- Breakfast, shopping, and general exploration around Wenceslas Square
All the details
I arrived in Prague on a chilly Friday morning. The flight itself was stunning; while I did take an ultra-cheap Ryanair flight, flying over the Alps and gazing on the acres of farmland in central Europe made up for the minor discomforts of the flight. Around nine am, we touched down at Vaclav Havel Airport (named for the former president/author). I was traveling with my roommate, and since this was a trip we knew we wanted to take, we planned ahead and coordinated with our Airbnb host to drop our bags off when we arrived rather than waiting until afternoon to check in. That done, we set off to find some coffee because Prague is much colder than southern France.
The currency in the Czech Republic is the crown (or koruna in Czech), and the low exchange rate is very friendly to travelers…so I ate a lot of food. Post-cappuccino and strudel, my number one place to visit was the Baroque library: The Klementinum. Prior to visiting, I thought it would be possible to actually enter the library, maybe read a book, and definitely take pictures. You can’t actually do any of that though. In that respect, the tour was a bit disappointing, but my enthusiasm for the location returned when we climbed the Astronomical Tower and got an amazing view over the city! So, worth the price of admission, in my opinion – though not necessarily somewhere I would go a second time.
Of course, you can’t visit Prague without seeing the Astronomical Clock! It’s both a technological marvel and a work of art! When we stopped by the clock on our first day, the crowds had already arrived, and there was a huge group waiting to see the clock strike the hour. While I do recommend seeing this, it’s better early in the morning when there are fewer people (i.e. morning of Day 2). Exploring the Old Town is worth braving the crowds though, and we spent over an hour just wandering the little streets and snacking on trednelik.
Not wanting to brave the crowds at Prague Castle at their peak, we spent Friday walking down the river to the Vyšehrad, a 10th century fortress said to be the first settlement of the city. One of the most iconic sites here is the Neo-Gothic Basilica of Peter and Paul, but also in the complex are the Romanesque Rotunda of St. Martin and Vyšehrad Cemetary. The only historical figure I knew of there was the artist Alphonse Mucha, but the statues lining the cemetery are marvelous works of art themselves – and I learned that rodina is not actually the most popular Czech name but the Czech word for family. After a bit more walking, we had dinner at a wonderful Czech place called Lokal that I would highly recommend (though I would also recommend a reservation).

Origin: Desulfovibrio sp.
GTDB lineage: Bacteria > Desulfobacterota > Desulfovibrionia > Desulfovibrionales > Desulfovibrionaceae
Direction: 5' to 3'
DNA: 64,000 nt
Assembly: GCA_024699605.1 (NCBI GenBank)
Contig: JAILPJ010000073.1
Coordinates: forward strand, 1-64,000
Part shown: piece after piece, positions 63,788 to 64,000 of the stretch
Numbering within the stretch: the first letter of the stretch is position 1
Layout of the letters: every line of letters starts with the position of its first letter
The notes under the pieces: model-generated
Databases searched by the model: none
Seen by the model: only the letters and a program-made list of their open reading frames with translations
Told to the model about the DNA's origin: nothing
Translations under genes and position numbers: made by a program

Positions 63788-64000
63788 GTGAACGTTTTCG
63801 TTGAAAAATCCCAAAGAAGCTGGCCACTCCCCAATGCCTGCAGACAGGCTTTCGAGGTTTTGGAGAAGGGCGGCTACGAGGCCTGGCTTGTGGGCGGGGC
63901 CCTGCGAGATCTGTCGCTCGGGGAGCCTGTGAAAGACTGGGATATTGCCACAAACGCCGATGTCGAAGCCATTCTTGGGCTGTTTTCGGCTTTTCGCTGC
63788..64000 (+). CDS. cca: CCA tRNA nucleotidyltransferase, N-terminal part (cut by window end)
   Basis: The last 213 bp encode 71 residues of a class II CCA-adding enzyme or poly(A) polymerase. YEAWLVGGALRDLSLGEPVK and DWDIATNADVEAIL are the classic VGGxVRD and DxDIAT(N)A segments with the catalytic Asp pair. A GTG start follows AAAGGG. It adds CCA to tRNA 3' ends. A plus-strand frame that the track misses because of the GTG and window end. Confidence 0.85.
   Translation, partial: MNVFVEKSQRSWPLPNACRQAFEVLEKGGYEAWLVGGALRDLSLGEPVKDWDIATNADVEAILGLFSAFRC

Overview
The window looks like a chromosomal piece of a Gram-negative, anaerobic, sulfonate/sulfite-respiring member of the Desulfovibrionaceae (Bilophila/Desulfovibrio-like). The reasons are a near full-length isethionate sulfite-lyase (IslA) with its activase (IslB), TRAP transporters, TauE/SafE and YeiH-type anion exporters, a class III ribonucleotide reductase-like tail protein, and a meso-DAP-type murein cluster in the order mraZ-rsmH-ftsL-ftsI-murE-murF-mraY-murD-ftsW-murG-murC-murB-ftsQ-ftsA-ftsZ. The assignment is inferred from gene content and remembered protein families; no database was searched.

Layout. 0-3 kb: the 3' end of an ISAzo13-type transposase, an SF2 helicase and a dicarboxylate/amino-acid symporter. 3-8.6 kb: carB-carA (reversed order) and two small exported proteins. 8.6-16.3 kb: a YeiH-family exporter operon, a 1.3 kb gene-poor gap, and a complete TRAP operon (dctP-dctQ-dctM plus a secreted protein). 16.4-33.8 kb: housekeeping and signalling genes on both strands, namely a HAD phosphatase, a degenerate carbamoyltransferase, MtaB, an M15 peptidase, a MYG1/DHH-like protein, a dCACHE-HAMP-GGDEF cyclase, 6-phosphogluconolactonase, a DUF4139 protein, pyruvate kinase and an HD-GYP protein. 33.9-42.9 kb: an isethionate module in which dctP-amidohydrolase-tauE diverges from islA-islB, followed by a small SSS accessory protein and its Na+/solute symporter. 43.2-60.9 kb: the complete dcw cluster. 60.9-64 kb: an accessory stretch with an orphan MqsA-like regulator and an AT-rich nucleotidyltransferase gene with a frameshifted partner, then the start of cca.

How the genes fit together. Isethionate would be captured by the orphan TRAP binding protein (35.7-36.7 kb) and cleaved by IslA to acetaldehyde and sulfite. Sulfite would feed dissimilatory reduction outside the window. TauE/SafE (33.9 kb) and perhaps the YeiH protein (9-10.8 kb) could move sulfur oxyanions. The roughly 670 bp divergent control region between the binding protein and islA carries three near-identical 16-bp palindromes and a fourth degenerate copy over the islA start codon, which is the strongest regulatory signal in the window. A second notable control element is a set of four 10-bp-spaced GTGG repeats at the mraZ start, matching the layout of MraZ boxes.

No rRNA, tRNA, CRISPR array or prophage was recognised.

Saturday our goal was to see the left bank of the river including Prague Castle and some other sites of the “Lesser Town.” We left the apartment at eight, planning to arrive around nine when the castle opens. After an unexpected detour (AKA getting lost and subsequently distracted by the lack of crowds by the Astronomical Clock), we decided we’d missed the über-early entry anyway and took our time posing for pictures on the Charles Bridge and drinking hot chocolate at a café. In retrospect though, we should have left around 7 (because I did enjoy taking pictures and walking around without the crowds) in order to get to the castle when it first opened. Being the most famous landmark in the city, no one wants to skip the castle (and no one should – it’s completely worth the crowds and the price!)